While Hammond looks for a specific boulder in deep water using his depthfinder, there are often a number of rocks in the immediate area. It’s easy to imagine that during jetty construction when a boulder “rolled” off the pile of rocks and fell away into deep water, a small avalanche likely occurred. During our trip with Hammond, Spence and I made short casts left or right of our boat, and located other, isolated boulders. It sometimes required a short toss or two to pinpoint a rock off to the sides of the boat, but once we found a spot, these fish obliged.
“The key is fishing deep water areas where sheepshead live and feed and other anglers don’t know about,” Hammond contends. “All fishermen want to find spots no one knows about, and with sheepshead, that means fishing deep structures not easily located.”
Hammond isn’t alone in his claim that deepwater sheepshead are bigger and more numerous than many anglers realize. My old friend Art Ginn, of Palatka, is on the same wavelength, though he’s from the old school of sheepshead fishermen who don’t use fancy fathometers or GPS units to pinpoint choice structures. Art is on the stern side of age 80, and has fished the Matanzas Inlet area for sheepshead most of his life. He often preaches the benefits of fishing deep, open water for sheepshead—places most other anglers pass quickly on their way to bridge pilings, docks and jetties.
Art, Harry Price of St. Augustine and I fished Matanzas, and while we caught sheepshead at a number of spots, the most productive were deepwater shell bars located far from shore. Most were in 8 to 12 feet of water, too deep to even make a ripple at low tide. Over the years Art and Harry learned through trial-and-error where the deep shell bars were located, and that they offered unparalleled fishing for heavyweight sheepshead.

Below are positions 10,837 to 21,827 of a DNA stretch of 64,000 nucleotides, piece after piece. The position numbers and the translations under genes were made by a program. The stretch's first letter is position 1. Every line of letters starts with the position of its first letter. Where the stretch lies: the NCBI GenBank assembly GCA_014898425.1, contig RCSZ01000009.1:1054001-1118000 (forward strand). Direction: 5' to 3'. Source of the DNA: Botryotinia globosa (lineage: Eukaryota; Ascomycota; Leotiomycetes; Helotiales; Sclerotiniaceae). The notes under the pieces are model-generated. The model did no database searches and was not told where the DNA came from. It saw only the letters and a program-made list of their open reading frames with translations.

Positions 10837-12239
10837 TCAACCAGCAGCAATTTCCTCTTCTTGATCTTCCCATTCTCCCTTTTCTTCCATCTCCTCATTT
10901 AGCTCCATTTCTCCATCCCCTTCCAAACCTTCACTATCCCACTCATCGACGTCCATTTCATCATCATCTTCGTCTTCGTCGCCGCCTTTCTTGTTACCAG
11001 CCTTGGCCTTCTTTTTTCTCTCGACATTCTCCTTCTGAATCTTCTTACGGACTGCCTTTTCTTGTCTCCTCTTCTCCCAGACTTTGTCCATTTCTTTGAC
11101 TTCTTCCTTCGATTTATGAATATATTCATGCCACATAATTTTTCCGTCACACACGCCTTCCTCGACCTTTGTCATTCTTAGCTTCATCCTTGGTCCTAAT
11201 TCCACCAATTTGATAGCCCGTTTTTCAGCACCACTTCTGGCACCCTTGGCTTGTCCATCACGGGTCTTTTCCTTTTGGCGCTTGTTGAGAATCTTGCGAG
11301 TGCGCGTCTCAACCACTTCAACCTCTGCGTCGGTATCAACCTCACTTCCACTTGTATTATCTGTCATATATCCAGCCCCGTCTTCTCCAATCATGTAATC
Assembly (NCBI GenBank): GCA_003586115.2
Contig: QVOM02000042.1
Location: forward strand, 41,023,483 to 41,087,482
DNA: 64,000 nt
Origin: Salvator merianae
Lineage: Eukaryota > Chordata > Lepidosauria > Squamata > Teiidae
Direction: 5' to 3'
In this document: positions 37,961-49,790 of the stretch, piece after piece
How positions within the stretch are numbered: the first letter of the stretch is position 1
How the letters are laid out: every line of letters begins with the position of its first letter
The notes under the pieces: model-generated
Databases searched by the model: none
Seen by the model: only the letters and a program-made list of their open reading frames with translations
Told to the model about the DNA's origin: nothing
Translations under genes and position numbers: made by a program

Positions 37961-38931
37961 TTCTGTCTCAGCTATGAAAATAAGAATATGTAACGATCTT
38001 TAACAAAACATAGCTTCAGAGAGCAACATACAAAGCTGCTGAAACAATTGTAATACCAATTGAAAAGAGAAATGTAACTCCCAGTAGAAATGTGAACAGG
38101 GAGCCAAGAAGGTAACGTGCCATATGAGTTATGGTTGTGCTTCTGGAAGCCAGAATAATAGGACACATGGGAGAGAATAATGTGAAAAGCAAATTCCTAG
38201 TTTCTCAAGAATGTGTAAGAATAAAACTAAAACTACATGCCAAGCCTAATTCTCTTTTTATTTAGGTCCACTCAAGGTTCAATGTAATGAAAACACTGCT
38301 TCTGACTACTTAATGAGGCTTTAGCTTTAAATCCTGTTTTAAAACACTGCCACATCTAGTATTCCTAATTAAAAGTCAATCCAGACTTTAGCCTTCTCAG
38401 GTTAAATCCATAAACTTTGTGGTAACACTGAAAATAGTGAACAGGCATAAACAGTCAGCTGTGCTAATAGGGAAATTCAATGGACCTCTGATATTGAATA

Locating deep shell bars takes some doing. Drifting with jigs or slow-trolling heavy spoons, diving plugs or jigs is one way, but you’ll lose lures and it’s time consuming. A sensitive fishfinder can be used, but you’ve got to have some advanced know-how in its employ.
Old-style flasher-type fathometers are excellent for detecting hard, shell bottom, which is one reason the units are making a comeback among hardcore anglers. One advantage of a well-tuned “flasher” is the band showing bottom depth is smaller and tighter when its sonar bounces off hard bottom like shell. Typically, bottom surrounding shell is softer, made of mud or sand. This is immediately shown on a flasher unit when the bottom depth band is rather “wide” and ill-defined. But when a flasher detects shell, its bottom band tightens fast, and the depth indicator may rise six to 18 inches.
Color fishfinders and units with “gray line” capability also can be helpful in pinpointing hard-bottom shell areas; instruction manuals usually explain how to interpret bottom density on a respective unit.
All this may be more trouble than many fishermen are willing to go through to collect heavyweight sheepshead. That’s understandable, since one of the beauties of sheepshead fishing is its simplicity. But if you’re looking for over-size, aggressive ’heads that rarely see a baited hook, look to open water, and think deep structure.